Former NHLers Kay Whitmore, Stephane Quintal and Valeri Kamensky will serve under panel chairman Franz Reindl, who normally serves as the general secretary of the German Ice Hockey Association.
Quintal has extensive experience in the disciplinary field, having served in the NHL’s Department of Player Safety since the 2011-12 campaign. Whitmore has been working as a senior manager in the NHL’s hockey operations department for years, focusing primarily on goalie equipment rules and regulations. He’s also served as a playoff series manager on a number of occasions.
Kamensky is a high-ranking KHL official that serves as both the vice president of development and chairman of the league’s disciplinary committee.
According to the IIHF site, this panel “shall automatically review all violations sanctioned with a game misconduct or match penalty,” and “will conduct an official Disciplinary Review” in the case of any disciplinary issue. The hockey portion of the Winter Games gets underway on Feb. 12.
‘Highly unlikely’ Suns will pursue shared arena with Coyotes
Sarver said building a new arena would have “maybe made more sense” four or five years ago when the cost estimate was $450 million to $500 million. The costs now, Sarver said, are “significantly higher.” Thus his focus on upgrading Talking Stick, which soon will be the second-oldest arena in the NBA.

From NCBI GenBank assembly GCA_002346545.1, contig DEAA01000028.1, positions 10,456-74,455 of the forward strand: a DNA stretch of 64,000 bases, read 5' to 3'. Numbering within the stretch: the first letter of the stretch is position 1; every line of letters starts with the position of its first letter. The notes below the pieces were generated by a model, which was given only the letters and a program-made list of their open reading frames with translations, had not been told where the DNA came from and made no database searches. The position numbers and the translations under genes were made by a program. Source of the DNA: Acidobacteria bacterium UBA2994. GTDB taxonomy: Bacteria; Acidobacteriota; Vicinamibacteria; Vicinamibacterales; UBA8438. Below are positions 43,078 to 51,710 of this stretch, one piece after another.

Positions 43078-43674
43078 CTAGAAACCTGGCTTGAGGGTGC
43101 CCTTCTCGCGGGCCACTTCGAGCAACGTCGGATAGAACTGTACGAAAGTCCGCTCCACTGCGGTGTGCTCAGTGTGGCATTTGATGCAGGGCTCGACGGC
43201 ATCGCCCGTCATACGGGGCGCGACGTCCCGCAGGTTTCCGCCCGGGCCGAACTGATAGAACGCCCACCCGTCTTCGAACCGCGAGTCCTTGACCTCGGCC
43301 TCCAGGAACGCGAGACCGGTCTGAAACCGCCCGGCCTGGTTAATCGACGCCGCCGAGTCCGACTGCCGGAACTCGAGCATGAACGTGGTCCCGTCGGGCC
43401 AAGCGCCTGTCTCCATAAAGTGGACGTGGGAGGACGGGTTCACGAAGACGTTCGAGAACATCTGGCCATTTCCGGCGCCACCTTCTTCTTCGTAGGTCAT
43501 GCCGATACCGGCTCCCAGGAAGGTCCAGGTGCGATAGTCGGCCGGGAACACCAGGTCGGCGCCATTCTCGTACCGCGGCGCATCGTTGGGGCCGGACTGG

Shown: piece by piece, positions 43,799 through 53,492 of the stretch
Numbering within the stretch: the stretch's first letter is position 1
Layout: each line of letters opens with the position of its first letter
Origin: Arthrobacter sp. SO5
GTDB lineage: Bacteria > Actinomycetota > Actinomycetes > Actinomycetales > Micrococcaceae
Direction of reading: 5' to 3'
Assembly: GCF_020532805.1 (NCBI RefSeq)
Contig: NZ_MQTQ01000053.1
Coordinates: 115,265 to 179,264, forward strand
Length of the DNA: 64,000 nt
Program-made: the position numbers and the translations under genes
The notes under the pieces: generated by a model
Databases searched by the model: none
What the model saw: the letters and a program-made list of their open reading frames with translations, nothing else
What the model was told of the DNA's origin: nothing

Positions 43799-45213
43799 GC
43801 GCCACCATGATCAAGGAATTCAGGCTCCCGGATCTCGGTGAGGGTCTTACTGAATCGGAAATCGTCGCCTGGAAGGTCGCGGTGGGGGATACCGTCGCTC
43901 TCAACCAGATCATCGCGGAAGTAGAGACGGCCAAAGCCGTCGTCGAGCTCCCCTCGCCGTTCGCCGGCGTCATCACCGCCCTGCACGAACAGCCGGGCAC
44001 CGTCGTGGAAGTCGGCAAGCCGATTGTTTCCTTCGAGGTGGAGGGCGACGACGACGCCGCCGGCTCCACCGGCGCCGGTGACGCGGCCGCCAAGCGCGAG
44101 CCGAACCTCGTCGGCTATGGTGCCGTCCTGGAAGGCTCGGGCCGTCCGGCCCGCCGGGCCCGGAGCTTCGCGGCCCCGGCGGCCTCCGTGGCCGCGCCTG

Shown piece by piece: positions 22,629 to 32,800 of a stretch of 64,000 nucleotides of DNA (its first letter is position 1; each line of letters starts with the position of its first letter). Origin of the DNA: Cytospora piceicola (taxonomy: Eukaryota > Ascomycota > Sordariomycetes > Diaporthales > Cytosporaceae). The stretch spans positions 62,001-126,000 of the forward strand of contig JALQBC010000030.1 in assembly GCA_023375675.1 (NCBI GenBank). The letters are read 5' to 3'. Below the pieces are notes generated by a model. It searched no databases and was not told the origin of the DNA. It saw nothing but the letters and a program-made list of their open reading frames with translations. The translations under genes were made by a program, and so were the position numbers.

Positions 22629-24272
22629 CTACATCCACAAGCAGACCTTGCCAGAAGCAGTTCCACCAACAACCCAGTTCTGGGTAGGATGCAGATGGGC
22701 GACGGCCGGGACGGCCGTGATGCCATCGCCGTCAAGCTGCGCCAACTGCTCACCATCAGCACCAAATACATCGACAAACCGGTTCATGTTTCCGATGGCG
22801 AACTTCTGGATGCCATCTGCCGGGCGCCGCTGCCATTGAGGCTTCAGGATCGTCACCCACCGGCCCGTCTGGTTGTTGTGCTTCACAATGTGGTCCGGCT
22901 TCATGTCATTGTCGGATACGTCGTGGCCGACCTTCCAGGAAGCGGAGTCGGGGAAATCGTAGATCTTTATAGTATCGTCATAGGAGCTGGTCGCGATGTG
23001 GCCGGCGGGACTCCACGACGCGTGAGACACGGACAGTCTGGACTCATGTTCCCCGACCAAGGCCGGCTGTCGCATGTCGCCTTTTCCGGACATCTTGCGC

“I think it’s the most economically viable alternative for the city and us,” he said. “I like downtown Phoenix. That’s my first preference. I think the NBA is more of an urban game. That’s our demographic.”
Talking Stick Resort Arena, formerly called America West Arena when the Coyotes played there, was designed for basketball and isn’t ideal for hockey. In that way, it’s a lot like Barclays Center in Brooklyn, which hasn’t been a great fit for the Islanders.
“Get ready, the Stanley cup is coming to town!” Crosby confirmed in the tweet sent late Tuesday night. “I will be taking Lord Stanley to the streets Monday August 7th in the Halifax-Dartmouth Natal Day parade.”
The parade, part of annual events that celebrate Halifax’s birthday, also happens to fall on the Pittsburgh Penguins captain’s 30th birthday.
Natal Day chairman Greg Hayward said he expects another 25,000 people will be lining the parade route on top of the roughly 40,000 usual attendees.
“It’s extremely exciting to think that we’re going to have Sid and the Cup in our Natal Day parade,” Hayward said Wednesday.
Crosby has shown off the Stanley Cup twice before in his hometown of Cole Harbour, just outside Dartmouth, in 2009 and 2016.
Last July, Crosby carried the Cup in the back of a pickup that made its way to an arena in Cole Harbour as thousands of cheering fans looked on in sweltering heat.
Arbitration hearing looming for Arvidsson, who broke out in big way last year